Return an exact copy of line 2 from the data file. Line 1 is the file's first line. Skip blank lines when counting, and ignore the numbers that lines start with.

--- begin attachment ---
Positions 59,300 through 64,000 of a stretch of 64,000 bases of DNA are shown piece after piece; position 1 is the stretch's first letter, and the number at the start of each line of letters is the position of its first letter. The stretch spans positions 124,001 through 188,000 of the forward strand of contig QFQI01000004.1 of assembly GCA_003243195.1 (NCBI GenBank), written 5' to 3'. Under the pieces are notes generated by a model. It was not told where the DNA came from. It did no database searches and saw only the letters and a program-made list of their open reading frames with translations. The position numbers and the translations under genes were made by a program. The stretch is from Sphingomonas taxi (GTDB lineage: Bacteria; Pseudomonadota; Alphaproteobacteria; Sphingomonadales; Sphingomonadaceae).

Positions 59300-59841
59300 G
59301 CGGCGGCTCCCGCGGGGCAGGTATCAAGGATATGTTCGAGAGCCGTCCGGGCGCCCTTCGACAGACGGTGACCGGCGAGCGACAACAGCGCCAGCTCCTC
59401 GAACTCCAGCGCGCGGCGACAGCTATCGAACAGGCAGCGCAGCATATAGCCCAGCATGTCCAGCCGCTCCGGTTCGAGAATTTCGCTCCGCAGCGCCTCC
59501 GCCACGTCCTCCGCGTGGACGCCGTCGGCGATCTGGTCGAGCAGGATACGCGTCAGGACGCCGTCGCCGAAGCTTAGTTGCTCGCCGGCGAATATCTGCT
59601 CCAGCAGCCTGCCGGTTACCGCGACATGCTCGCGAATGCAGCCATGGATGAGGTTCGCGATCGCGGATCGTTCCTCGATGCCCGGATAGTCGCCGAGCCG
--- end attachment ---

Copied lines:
Positions 59300-59841